Mumbai-based artist Bandana Jain is manufacturing décor products from corrugated cardboard, and ticking off two boxes on her list: sustainability and women empowerment.
Cardboard boxes take number one priority in your life when you need to move home. How else would you pack, move and settle down in a new home? But once used, they’re often left out with the garbage. Isn’t that what happens to all the boxes that find their way to your home, courtesy online shopping?
Now think: what if these boxes could be turned into stylish and durable décor items like furniture and lamps?
Doesn’t seem possible? Mumbai-based artist Bandana Jain is doing it. Bandana designs and sells eco-friendly, handcrafted lamps and furniture through her design label, Sylvn Studio.
The studio is named after Roman god, Sylvanus, who protects the jungle and those living around it.
Bandana says, “At Sylvn Studio, I try to protect the concrete jungle. Being an environment-loving designer, I work with recycled corrugated cardboard and make sustainable products.”
Over the last few years, she has been trying to – and succeeding – in wedding fine craftsmanship and luxury with utility and durability.
“When you buy from us you don't just take home a product. You take home a work of art. And in your own little way, you contribute toward beautifying the earth,” she says.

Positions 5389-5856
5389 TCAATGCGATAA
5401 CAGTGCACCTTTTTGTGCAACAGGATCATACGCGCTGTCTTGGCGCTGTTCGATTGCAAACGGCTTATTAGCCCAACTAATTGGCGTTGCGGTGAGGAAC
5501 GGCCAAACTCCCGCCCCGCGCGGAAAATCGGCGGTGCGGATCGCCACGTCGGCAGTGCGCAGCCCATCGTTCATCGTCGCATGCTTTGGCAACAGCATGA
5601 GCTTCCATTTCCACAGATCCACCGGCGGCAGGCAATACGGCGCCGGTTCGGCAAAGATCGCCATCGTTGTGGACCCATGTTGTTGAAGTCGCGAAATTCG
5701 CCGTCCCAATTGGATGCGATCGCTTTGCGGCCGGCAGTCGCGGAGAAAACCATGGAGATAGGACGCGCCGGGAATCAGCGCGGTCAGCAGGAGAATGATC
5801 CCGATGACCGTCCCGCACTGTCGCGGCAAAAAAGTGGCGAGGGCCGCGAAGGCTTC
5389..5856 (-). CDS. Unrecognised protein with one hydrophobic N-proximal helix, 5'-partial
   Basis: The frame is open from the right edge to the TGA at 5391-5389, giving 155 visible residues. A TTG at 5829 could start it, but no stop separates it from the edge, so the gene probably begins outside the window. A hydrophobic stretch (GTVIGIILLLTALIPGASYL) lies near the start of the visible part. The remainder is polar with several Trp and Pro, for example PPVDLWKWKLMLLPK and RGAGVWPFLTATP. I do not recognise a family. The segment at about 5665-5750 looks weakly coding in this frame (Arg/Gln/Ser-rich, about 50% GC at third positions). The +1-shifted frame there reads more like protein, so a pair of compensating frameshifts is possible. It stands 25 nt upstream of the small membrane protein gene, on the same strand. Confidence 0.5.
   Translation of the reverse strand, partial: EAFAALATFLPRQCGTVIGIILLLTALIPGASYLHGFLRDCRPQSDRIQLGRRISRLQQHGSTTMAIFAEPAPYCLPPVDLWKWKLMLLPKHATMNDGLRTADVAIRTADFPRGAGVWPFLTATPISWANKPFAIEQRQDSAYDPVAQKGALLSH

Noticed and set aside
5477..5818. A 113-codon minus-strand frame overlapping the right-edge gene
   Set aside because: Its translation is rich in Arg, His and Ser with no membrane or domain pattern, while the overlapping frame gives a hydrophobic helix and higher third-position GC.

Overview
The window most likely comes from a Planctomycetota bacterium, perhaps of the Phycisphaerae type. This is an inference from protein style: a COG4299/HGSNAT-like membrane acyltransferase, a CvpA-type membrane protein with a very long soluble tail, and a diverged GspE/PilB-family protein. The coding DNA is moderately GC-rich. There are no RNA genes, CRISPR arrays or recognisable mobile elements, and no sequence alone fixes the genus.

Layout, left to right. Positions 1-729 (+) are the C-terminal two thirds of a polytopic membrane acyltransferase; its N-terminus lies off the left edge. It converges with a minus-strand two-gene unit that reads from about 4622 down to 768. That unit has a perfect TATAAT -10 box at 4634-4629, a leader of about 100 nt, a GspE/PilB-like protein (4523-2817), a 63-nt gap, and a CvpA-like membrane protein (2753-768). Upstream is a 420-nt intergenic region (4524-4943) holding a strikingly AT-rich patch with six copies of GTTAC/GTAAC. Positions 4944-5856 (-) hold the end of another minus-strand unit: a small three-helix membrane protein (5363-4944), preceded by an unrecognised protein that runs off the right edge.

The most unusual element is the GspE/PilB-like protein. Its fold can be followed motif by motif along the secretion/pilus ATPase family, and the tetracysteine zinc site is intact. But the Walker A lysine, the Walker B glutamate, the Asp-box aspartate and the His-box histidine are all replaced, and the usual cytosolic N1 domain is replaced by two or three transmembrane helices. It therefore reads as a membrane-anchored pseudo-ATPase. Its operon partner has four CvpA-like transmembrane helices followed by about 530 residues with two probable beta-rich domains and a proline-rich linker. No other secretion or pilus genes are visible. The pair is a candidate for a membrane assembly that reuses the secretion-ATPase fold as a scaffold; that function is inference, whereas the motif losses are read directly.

Giving it back
Apart from being sustainable, the products at Sylvn Studio empower women who live on the outskirts of Mumbai by providing them with financial independence.
Helping women from villages is very close to Bandana’s heart as she herself belongs to Thakurganj village in Bihar.
She says, “I come from a very small town and never got any exposure or a platform to showcase my talent. I feel that gratitude is the only way to succeed in life; so helping women who come from a similar background is close to my heart.”
Knowing the value of an opportunity and coming from a conservative family,
Bandana technically never went to school after Class 8.
“I went to a government school and college; so I didn't go to school formally, just appeared for exams,” she says.
“Moreover in my family, a girl had to do household work. By the time I was 16 years old, my family members started talking about my marriage.”
An introvert at heart, Bandana was keen to do something with her life. She says, “Initially my parents were not happy with idea that I didn't want to get married. However, I convinced them that I wanted to do an interior designing course in Delhi as I had an artist’s instinct, I felt. Even though I was never formally trained in drawing, I could draw, paint and sketch.”
After persuading her parents, Bandana was all set for her new journey.
But, two days before she was to take the train to New Delhi, Bandana’s mother had a brain haemorrhage.
“This hit me hard. A month later, my mother passed away and my life changed. I had to take care of my two younger siblings as my two elder sisters were married and based in Delhi. I took on my mother’s role. From cooking to taking care of everyone, I literally became a homemaker.”
Destiny works in its own way
Though Bandana thought the course of her life was charted, destiny had its own plan.
While visiting her elder sister in Delhi, she met the man she would marry. They were married in 2009 and she moved to Mumbai.
“I got married to move out from the village and to get admission into JJ School of Arts in Mumbai. My husband was a great support,” she says.
But getting into the renowned school wasn’t easy.
“I went to various coaching classes in Delhi; they said they could help me get into any college but not this one. Others told me that only one in a thousand artists is successful; others remain dependent their family,” she says.